A spy named Mio is called to a secret meeting in Paris. The Israeli government — and its spy agency, Mossad — has decided that Herbert Cukurs, "The Butcher of Latvia", one of the most savage and prolific Nazi killers, must be tracked down and assassinated in South America, where's he's now living. Mio must assume a secret identity, fly to Brazil, hunt down The Butcher and gain his trust, maybe even befriend him. The German government is considering an amnesty law for all the murderers of the Holocaust and Mio must complete his mission and send a message to the world before it's too late.
This is a story about a spy and a murderer. In the history of espionage, this case of the undercover agent and the man known as The Butcher of Latvia is unique. It has many of the things that can fascinate us about spies: the tradecraft, letters in invisible ink, intrigue in places around the world - in this case, Paris, Tel Aviv, Berlin, Montevideo, Uruguay, and Rio de Janeiro. There are recon missions, disguises, fake passports, shooting contests, a kill team trained in a special martial arts called Krav Maga. There's a body in a trunk. And a drug called Librium that one agent takes so he doesn’t sweat and appear nervous. There’s a psychiatrist who tries to psychoanalyze Nazis. Hitler even makes an appearance.
When we think of assassinations, we tend to think of some awful moments in history. We think about Lee Harvey Oswald and Dealey Plaza in Dallas. Sirhan Sirhan and Robert Kennedy lying in a pool of blood. We think about James Earl Ray and Martin Luther King, Jr. on the balcony of the Lorraine Motel in Memphis. And the start of World War One, when an assassin killed the Archduke Franz Ferdinand.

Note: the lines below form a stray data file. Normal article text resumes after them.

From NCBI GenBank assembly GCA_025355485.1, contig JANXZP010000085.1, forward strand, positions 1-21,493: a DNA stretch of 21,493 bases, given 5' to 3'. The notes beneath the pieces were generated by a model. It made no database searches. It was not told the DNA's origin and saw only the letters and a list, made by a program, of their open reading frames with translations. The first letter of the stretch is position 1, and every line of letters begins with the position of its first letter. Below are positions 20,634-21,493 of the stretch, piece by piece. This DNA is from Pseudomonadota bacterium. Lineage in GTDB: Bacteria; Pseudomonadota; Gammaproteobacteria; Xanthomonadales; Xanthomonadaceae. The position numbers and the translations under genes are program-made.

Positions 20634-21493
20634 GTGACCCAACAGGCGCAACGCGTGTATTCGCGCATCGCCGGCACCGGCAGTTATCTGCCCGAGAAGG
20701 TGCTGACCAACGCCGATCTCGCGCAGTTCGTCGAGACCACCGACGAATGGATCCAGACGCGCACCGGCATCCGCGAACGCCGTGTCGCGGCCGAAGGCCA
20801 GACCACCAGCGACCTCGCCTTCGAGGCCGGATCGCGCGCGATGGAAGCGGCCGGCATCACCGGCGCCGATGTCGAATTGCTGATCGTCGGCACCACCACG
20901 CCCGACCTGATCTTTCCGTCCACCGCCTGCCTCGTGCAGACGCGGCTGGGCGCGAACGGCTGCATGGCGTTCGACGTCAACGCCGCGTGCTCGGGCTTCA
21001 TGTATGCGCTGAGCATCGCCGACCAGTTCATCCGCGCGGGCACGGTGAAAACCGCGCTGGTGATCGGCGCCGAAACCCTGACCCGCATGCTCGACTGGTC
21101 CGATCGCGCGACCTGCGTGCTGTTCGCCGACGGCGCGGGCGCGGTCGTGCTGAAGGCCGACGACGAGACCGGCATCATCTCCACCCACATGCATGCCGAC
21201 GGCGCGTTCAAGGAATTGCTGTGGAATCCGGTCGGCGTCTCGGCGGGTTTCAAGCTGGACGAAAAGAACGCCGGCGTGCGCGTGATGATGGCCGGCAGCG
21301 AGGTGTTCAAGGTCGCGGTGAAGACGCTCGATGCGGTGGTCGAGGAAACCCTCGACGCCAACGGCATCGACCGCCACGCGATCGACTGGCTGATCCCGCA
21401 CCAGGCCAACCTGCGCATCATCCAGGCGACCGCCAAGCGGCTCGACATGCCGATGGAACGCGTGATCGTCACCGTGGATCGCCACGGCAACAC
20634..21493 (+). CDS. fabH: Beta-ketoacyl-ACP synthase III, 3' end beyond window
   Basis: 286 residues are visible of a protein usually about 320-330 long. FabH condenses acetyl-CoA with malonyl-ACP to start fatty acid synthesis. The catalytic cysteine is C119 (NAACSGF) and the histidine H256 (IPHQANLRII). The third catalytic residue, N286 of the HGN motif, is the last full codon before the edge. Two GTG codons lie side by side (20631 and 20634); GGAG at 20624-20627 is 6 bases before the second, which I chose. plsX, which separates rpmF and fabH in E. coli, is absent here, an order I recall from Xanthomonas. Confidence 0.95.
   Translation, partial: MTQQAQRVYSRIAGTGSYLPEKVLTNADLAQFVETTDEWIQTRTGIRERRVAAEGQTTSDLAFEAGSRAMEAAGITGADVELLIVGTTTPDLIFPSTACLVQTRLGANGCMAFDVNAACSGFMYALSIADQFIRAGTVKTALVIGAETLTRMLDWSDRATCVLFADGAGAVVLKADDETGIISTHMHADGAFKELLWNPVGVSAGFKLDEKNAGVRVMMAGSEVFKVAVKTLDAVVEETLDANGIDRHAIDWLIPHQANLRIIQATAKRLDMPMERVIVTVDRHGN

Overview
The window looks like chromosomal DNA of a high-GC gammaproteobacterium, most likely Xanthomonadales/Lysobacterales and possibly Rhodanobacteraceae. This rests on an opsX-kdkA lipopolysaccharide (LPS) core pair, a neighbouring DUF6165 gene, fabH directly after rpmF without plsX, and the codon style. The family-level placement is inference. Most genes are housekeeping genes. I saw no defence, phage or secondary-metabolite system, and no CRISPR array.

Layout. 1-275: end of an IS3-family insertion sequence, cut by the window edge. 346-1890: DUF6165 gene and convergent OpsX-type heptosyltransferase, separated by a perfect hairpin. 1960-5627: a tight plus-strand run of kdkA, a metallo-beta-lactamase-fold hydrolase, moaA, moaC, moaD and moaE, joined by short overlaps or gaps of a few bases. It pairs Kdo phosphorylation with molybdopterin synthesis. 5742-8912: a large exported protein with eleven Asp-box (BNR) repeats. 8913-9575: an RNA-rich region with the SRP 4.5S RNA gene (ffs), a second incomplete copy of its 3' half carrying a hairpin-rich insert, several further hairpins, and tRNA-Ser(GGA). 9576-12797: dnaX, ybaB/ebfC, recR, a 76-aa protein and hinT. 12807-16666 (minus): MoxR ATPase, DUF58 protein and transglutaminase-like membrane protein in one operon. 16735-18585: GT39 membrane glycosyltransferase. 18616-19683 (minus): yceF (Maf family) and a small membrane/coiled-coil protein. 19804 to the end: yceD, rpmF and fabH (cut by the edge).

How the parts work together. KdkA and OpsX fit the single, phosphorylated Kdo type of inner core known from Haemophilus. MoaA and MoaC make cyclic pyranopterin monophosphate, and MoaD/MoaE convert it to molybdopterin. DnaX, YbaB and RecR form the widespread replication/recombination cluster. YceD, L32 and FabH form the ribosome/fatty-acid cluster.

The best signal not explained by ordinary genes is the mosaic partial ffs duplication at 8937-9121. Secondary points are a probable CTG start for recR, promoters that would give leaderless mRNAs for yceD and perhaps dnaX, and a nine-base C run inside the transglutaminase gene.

But this is something different. This is the story of a spy tries to kill someone for a good reason: to prevent crimes against humanity and to close a chapter on something that happened in the spy’s own life. This mission was personal, at least to the agent who was the lead operative. His name was Mio.
This is unique. Spy missions are never personal. They’re supposed to be clinical, unemotional. This operation was like that for some of its architects, but it wasn’t like that at all for Mio.
It also had a target who, at first read, seems completely evil. A Nazi killer. His name was Herbert Cukurs and he’d betrayed people who’d once been his friends and neighbors. He’d led them to their deaths — at gunpoint — and sometimes killed them, point blank. He had on his hands the blood of literally thousands of innocent victims. Some of these people had really admired Herbert Cukurs and even thought of him as a hero. Which, oddly enough, he’d once been.
All of this is wrapped up in World War II and the Holocaust and genocide law. The effects of the mission are still with us today. It’s had this secret effect on our lives that nobody really knows about.
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